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Yours is the quest that’s just begun

December 6, 2013

Editorial by Dr. Willie Ratcliff

“You are young, gifted and Black. / We must begin to tell our young / There’s a world waiting for you, Yours is the quest that’s just begun.” – James Weldon Johnson

SF NAACP Gala Mary, Willie Ratcliff accept award, Amos Brown, Barbara Rodgers 110913 by Lance Burton, Planet Fillmore Communications, web
Dr. Willie Ratcliff gratefully accepts the Frederick Douglass North Star Award from SF NAACP President Dr. Amos Brown at the San Francisco NAACP Gala on Nov. 9 as MC Barbara Rodgers looks on. – Photo: Lance Burton, Planet Fillmore Communications
Every month the Bay View is read by people from all walks of life. Young, older, elderly. People of all ethnicities, incomes, professions and lifestyles. Some read to find out more about their own community. Others read to learn about a community they don’t belong to, but want to understand better, collaborate or commiserate with. Still more read to keep an eye on what “the other” is up to and brace themselves for what’s next in our collective quest for Black empowerment, respect and self-determination.

November was a busy month. My wife Mary and I, along with several other awardees, were blessed to receive the Frederick Douglass North Star Award from the San Francisco NAACP at their annual gala on Saturday, Nov. 9, and were followed on stage by the keynoter, none other than Tavis Smiley, a fellow entrepreneur, admired media powerhouse, philanthropist and political analyst. We’d sent him a copy of our paper for years. Now we have direct confirmation that he does indeed actually read the Bay View, just like you.

Not long after the gala, Dr. Amos Brown, pastor of Third Baptist Church and president of the SF NAACP, sent out an impassioned appeal to his fellow clergy to support “justice, fairness and equality of opportunity” for Blacks in San Francisco.

In this missive, Dr. Brown cited numerous complaints the NAACP has received that amount to a validation of what we at the Bay View have long suspected: that the desired end result of discriminatory tactics by private and public entities against Blacks, whether that be in the realm of racial profiling by police or in education, employment or contracting, is wholesale elimination of our presence in this great City.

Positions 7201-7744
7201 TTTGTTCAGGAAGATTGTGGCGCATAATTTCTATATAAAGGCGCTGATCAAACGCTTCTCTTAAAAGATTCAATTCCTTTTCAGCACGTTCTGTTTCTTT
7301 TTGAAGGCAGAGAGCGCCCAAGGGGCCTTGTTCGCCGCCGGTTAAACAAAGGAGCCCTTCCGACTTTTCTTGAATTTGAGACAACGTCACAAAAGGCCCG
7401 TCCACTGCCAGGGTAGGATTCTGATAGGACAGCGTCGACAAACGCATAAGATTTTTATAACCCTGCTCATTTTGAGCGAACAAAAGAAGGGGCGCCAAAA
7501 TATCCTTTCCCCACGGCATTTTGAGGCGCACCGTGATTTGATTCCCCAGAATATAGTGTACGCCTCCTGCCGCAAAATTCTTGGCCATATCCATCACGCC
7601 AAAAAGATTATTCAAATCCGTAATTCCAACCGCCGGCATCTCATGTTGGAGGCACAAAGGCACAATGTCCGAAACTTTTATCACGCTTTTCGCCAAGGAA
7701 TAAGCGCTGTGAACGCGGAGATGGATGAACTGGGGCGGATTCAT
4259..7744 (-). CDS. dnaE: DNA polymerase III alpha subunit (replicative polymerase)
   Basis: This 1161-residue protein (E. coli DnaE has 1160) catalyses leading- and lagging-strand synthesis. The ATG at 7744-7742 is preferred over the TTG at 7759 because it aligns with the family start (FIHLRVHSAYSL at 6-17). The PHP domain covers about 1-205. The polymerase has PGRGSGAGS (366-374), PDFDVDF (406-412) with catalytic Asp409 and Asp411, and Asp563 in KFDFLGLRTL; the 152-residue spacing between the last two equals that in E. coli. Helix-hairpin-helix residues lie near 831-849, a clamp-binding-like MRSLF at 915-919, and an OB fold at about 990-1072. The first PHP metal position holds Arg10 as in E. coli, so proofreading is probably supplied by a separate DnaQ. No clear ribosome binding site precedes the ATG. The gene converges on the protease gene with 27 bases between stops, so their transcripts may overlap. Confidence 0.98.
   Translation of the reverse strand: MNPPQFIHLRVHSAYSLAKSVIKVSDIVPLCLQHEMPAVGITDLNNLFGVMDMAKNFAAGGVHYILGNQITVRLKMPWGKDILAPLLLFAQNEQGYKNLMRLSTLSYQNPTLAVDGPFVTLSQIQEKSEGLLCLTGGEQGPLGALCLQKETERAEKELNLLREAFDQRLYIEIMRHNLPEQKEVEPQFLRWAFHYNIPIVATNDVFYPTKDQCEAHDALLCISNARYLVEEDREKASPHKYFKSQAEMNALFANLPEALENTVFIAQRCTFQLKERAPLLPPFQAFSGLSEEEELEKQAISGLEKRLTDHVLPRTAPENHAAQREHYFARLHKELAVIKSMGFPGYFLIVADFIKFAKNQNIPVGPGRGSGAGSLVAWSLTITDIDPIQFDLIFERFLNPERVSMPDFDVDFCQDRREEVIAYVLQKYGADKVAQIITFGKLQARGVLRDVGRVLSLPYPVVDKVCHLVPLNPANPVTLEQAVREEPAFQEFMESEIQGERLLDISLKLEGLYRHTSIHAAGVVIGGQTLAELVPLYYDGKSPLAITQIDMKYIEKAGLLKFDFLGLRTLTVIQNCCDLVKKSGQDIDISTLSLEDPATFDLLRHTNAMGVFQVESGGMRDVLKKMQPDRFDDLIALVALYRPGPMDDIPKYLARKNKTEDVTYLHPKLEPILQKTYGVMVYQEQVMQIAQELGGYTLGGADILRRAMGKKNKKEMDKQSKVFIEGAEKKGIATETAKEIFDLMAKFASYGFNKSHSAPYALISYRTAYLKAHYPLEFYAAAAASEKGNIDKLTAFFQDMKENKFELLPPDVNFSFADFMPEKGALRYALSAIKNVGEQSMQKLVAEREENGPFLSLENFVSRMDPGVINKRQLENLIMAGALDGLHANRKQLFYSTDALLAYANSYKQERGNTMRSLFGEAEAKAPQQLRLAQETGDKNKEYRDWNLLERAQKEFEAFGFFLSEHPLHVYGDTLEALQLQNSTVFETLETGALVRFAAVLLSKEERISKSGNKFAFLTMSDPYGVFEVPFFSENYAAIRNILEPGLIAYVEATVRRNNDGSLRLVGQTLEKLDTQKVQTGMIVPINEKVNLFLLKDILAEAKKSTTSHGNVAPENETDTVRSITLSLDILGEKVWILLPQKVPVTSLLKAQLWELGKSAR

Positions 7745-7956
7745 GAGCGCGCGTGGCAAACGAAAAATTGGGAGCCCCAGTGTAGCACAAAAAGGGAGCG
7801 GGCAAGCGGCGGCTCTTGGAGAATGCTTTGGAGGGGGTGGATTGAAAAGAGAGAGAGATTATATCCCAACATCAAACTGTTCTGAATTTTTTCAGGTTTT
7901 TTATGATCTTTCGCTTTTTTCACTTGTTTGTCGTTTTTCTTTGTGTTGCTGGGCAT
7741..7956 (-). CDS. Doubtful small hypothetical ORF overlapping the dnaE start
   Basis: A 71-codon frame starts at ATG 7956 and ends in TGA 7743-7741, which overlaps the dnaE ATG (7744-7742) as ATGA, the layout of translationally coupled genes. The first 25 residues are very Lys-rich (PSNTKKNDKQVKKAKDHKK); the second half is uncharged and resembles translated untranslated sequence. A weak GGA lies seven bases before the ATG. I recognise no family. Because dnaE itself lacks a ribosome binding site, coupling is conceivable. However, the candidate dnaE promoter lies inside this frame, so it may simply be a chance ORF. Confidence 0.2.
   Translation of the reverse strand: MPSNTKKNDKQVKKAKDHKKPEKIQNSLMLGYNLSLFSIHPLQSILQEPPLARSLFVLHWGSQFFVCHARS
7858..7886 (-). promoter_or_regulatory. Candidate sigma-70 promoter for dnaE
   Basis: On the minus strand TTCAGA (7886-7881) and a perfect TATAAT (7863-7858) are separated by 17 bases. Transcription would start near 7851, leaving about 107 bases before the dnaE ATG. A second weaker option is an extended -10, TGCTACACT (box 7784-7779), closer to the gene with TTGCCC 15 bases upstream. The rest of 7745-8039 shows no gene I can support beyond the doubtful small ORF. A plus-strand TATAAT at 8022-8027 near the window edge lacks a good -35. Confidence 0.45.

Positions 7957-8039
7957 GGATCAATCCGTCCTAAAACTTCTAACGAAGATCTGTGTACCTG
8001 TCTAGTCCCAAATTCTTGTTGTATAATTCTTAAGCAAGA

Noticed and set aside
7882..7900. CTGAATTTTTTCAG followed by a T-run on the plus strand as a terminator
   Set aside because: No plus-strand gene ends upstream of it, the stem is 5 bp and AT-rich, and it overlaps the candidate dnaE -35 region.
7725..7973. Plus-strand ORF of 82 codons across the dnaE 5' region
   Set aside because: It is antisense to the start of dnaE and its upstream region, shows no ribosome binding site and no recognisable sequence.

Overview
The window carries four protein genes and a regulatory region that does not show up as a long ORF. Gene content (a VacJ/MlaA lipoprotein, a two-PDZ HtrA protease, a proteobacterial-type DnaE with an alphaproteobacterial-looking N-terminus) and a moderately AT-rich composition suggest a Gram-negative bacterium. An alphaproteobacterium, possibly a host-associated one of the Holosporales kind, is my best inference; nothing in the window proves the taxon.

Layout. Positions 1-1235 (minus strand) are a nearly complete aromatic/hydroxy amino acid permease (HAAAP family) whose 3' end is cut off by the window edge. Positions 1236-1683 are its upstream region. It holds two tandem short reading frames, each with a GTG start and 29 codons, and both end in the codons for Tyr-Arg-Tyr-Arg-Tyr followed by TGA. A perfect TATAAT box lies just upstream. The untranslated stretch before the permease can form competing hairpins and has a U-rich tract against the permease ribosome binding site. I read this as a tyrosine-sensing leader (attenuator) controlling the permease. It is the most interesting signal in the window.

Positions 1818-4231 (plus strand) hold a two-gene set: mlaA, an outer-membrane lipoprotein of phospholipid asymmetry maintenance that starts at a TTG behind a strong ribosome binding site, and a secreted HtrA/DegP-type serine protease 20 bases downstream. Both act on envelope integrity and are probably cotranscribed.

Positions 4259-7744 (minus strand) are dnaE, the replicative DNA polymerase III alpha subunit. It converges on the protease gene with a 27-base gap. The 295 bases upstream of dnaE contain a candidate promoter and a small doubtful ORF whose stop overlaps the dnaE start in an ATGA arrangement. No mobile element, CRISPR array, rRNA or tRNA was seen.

“Now is the time for us to stand up and defend our people who attend our churches and live in the broader community. If we are denied justice and equal opportunity in this city, it will continue to adversely impact attendance in our churches, loss of revenue and the ultimate destruction of our population,” Dr. Brown wrote in his letter to members of the clergy.

In the NAACP’s subsequent monthly branch meeting, Dr. Brown elaborated on why he had felt compelled to address his colleagues, leaders of faith, who have historically played such a significant function in the lives of our community, from the days of slavery, Civil War and Reconstruction, on through the turn of the century, and on up through the Civil Rights Movement. Dr. Brown noted the presence at this gathering of Rev. Richard Baker, Rev. Philip Cousins Jr. of Bethel AME Church, Archbishop Franzo King of St. John Coltrane African Orthodox Church, Rev. Arnold Townsend of First Union Baptist Church and vice-president of the SF NAACP chapter, and Rev. Regnaldo Woods.

Dr. Brown noted how few of his colleagues – both men and women either leading predominately Black or historically Black congregations in this city – attend NAACP meetings or events, exhort their flock to attend or volunteer or become members, or take a leadership role in direct action, i.e., to protest against injustices, rally around victims, petition the public or solicit donations. He appealed to attendees to urge their pastors to take a more active role and, in turn, influence their congregations to advocate for themselves and their neighbors.

“Now is the time for us to stand up and defend our people who attend our churches and live in the broader community. If we are denied justice and equal opportunity in this city, it will continue to adversely impact attendance in our churches, loss of revenue and the ultimate destruction of our population,” Dr. Brown wrote in his letter to members of the clergy.

Kenny Farris and his son, Kenny Farris Jr., accompanied by their supportive family members, detailed their experiences working with the SF Fire Department at the branch meeting. From being singled out and humiliated during training operations, receiving unwarranted or inconsistent, unfair disciplinary action, and subjected to retaliation for objecting to such treatment – including being denied deserved promotion or graduation – it seems clear that in many ways, as Archbishop Franzo King observed, “San Francisco has returned to the way it was before the Consent Decree.”